Posted by: debrakolkka | March 24, 2010

A baluardo – bastion on Lucca’s wall

the baluardos are the bits that stick out from the wall

Today I walked into Lucca through the door under Baluardo S.Martino, near Porta Santa Maria.  There are 11 baluardos and six main entrances to Lucca.  The walls are more than 10 metres tall, and up to 30 metres thick at the base.  Until 1799, they were defended by 126 cannons which were taken away by the Austrians during their withdrawal.

the path leading into the baluardo


The entrance to Baluardo S. Martino


Most of the doors lead you directly through the wall to the town, but under Baluardo S. Martino you can walk through the barracks where soldiers would have gathered.  The entrance is narrow and dark, and today water was dripping through onto the track because of the rain.

the narrow tunnel to the inside

Once through the narrow tunnel, the space opens up into large cavernous areas where the soldiers would have sheltered.  There are several air vents and old fireplaces.  Perhaps the men had to spend lots of time here.  The photos make it look quite light, but it isn’t.  It is dark, dingy and damp.  No doubt it would have been lit with lamps and fires, but it can’t have been much fun down there.

inside the barracks


an old fireplace


an air vent


looking out

 It was good to come out into daylight and walk up onto the top of the wall.

On top of Baluardo S. Martino

On the top you can see the airvents and chimneys – a much nicer place to be.


  1. My God this is so beautiful! There is so many beautiful historical places we don’t know about. Europe is so rich with such places.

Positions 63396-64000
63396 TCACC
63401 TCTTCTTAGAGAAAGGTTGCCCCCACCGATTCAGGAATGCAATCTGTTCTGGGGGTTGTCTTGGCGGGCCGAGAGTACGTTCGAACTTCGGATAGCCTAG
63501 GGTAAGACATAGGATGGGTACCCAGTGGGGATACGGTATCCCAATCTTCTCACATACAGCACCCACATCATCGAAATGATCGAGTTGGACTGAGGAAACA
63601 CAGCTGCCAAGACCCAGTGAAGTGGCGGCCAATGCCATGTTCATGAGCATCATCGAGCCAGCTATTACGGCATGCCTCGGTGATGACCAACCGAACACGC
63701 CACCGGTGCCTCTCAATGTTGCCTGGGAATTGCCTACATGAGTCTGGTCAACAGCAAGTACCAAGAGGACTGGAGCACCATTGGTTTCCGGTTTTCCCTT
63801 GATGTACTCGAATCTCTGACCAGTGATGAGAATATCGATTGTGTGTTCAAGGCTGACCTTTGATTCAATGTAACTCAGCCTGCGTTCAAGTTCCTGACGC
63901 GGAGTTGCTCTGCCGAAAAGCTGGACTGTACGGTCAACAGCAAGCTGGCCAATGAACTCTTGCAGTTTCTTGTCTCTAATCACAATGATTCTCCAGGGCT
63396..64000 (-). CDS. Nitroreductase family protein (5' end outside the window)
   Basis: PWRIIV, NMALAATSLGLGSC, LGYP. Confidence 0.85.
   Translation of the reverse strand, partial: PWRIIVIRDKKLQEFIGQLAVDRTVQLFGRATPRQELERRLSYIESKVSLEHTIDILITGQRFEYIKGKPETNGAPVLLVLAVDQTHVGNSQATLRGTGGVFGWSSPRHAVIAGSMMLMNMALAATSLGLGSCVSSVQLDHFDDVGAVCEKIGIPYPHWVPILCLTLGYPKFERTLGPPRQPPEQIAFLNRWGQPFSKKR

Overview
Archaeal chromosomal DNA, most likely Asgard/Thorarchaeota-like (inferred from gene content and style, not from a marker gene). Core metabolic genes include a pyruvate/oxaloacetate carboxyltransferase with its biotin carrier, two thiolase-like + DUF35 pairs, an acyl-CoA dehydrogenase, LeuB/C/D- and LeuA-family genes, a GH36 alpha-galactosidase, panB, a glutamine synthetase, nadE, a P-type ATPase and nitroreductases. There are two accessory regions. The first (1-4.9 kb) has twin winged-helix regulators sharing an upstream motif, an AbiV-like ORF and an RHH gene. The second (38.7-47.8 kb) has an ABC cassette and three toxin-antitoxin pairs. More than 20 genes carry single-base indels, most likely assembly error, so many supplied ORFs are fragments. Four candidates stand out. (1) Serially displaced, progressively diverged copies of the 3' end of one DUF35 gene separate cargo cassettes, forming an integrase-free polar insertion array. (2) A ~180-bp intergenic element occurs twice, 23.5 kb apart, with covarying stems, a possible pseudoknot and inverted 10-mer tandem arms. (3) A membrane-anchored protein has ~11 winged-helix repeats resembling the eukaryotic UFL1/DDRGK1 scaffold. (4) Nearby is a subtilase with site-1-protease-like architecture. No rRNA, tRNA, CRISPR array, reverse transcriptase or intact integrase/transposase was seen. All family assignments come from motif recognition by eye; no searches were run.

This would be a perfect place to shoot a medieval movie:)
    Thanks for sharing!

  2. Thanks for the history about the baluardos, Deb. I walked through one of those but had no idea that soldiers were stationed there. I used to wonder why the walls were so thick and the tunnels so long. Now I understand and certainly agree they would be gloomy places for these soldiers to spend time, perhaps for days? One thing I missed was walking on the top of those walls, and will make sure that will be on my list of things to do next time I visit Lucca.

  3. My great friend Jane and I begin our Italian wandering later this month, and have been searching everywhere for information on possible areas below the baluardos of Lucca. After several unsuccessful attempts to phone the International Center for the Study of Urban Walls this marvelous blog presented itself this morning! Now I need to find time over the next week to wander through your archives to see what else we can’t possibly miss.

    • I hope you find useful information. email me if you have any questions you think I may be able to help with.

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